Flour Mites

Asked November 10, 2015, 5:20 AM EST

I, along with a pest control expert have identified flour mites in my kitchen and pantry. I had sporadically seen them on my kitchen counters for a few months but didn't realized that my pantry was full of them. My pantry and kitchen was treated last Wednesday but I have now started finding the mites in the cork coasters that were on my ottoman, bedside table, and kitchen table. Weirdly I also found the mites on my tv stand which I'm thinking could have been contaminated by a speaker which had previously sat on my kitchen counter and also bedside table. I've only found a few in each other location but I'm seriously concerned that they might spread to my whole house! Is this a possibility even though all of the food in my house is gone except for the stuff in the freezer and fridge and the other locations I found the bugs don't have food in or near them? What can I do to get rid of them in these locations? Will they spread to other places in my house? Please help! Thank you!

Honolulu County Hawaii urban integrated pest management kitchens and bathrooms

1 Response

One reply from Ohio that may shed light since you mention flour:

It sounds like you might have flour beetles. Sometimes, no matter how clean a kitchen is, pantry pests still find a home in foods. This typically occurs in dry foods stored for long periods of time (60 days or more). Insects will find a way through almost any type of packaging except glass and metal. While the pests may show up at home, they may have come from the grocery store, warehouse, processing plant, or other source. Pantry pests look for dry food, either human or pet food. The types of food include flour, cereals, cornmeal, cookies, crackers, macaroni, rice, grains, dried fruit, cured meat, candy, nuts, dry dog and cat food, and bird and vegetable seeds. To control pantry pests, follow these tips: 1. Find the source. Check seldom used foods stored in the basement or pantry. 2. Use or dispose infested products. Flour can be treated (see step 3), then sifted to remove insect. This process may not get all insect fragments. Otherwise, throw it away. 3. Treat foods by heating or freezing. - Place food packages in the freezer for at least 3 days. - Spread dry foods on a shallow pan and heat in a 150°F oven for 15-20 minutes. - Heat treat dried fruit by dipping in boiling water for about 6 seconds. 4. Store foods in tightly closed containers. 5. Clean pantry and cupboards. Seal cracks and crevices with caulking. 6. Insecticides have no effect on insects breeding in foods. Sweep up insects found after treatment. . Cleaning should be repeated a couple times every 2-4 weeks to remove emerging insects. For more information, see http://ohioline.osu.edu/hyg-fact/2000/2087.html. information on other types of beetles that might be found in the pantry can be found at http://ohioline.osu.edu/hyg-fact/2000/2083.html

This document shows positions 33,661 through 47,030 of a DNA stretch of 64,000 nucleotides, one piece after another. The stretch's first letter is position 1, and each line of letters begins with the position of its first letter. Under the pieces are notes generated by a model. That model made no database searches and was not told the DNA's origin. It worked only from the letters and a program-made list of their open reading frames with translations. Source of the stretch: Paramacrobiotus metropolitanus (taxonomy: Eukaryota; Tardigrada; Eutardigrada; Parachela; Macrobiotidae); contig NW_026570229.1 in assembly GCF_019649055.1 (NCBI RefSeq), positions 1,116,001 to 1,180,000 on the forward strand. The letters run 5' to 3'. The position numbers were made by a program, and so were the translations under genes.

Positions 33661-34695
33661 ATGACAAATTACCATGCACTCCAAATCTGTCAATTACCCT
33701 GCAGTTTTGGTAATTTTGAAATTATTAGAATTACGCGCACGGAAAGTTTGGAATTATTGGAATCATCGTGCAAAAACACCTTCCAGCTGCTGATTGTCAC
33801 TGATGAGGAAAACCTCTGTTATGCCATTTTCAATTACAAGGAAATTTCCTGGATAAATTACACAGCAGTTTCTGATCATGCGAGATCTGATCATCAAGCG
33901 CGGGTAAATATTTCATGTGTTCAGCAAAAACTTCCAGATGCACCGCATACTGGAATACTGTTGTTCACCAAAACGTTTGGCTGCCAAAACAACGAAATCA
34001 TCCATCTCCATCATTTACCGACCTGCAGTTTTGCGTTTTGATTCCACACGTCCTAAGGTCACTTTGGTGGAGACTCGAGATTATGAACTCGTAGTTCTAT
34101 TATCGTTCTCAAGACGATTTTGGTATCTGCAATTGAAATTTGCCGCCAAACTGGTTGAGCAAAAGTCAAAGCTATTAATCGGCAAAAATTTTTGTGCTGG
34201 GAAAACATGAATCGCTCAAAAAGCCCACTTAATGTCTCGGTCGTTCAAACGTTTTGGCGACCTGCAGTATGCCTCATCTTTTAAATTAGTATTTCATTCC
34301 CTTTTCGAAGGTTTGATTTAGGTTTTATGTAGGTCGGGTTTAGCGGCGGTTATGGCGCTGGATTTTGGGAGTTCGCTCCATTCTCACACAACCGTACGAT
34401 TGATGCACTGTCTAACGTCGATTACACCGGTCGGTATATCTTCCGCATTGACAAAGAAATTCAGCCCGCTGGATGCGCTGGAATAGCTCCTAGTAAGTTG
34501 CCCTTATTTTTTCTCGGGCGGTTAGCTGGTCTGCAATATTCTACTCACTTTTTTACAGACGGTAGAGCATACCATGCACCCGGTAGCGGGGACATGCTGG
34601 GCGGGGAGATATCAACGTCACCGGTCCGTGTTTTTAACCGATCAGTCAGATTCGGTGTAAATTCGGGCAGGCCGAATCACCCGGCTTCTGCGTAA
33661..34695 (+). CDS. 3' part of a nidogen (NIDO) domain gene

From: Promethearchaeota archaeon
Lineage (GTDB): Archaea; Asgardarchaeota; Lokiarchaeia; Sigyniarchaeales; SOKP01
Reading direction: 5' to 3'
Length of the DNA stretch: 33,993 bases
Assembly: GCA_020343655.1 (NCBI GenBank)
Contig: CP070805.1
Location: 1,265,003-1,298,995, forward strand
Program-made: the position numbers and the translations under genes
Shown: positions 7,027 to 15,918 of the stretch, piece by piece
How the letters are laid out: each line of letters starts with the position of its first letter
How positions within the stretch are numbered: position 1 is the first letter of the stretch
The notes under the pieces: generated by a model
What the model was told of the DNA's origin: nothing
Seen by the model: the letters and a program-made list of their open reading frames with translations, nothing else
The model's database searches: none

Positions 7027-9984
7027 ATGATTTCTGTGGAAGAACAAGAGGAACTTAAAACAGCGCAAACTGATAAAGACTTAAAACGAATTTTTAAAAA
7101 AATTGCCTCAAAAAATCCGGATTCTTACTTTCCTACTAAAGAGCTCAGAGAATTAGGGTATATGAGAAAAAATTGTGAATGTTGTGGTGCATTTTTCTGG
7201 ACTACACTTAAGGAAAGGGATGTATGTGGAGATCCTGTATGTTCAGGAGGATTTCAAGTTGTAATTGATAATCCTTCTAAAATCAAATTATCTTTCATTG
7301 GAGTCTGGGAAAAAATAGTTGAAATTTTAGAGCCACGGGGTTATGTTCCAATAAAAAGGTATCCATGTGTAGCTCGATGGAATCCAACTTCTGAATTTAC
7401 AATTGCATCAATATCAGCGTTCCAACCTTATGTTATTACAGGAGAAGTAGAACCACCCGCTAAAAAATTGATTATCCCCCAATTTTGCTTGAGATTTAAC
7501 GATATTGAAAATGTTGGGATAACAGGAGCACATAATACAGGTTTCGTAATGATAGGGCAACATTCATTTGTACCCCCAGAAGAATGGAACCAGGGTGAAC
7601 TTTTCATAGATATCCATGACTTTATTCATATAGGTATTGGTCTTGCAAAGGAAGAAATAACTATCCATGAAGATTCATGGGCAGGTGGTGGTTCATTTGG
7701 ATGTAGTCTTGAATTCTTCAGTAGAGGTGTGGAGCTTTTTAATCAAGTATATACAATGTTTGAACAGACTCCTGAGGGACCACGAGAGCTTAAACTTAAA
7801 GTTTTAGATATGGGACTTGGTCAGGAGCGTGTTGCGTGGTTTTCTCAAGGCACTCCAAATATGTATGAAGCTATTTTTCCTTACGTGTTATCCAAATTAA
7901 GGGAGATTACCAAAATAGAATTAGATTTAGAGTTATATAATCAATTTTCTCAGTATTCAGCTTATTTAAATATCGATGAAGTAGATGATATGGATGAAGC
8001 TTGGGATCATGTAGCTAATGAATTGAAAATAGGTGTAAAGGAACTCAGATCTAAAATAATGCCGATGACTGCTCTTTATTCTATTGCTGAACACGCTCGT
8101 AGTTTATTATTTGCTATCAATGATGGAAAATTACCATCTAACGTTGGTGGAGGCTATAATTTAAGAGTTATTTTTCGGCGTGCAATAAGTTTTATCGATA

-Ron Becker OSU Extension, Wayne Co.

Other information from PSU:
http://extension.psu.edu/juniata/news/2011/pantry-pests

http://extension.psu.edu/plants/gardening/news/2013/the-bug-box-common-pantry-pests

This will be a war of numbers. continue to vacuum and clean up all pests that you see to help break the cycle.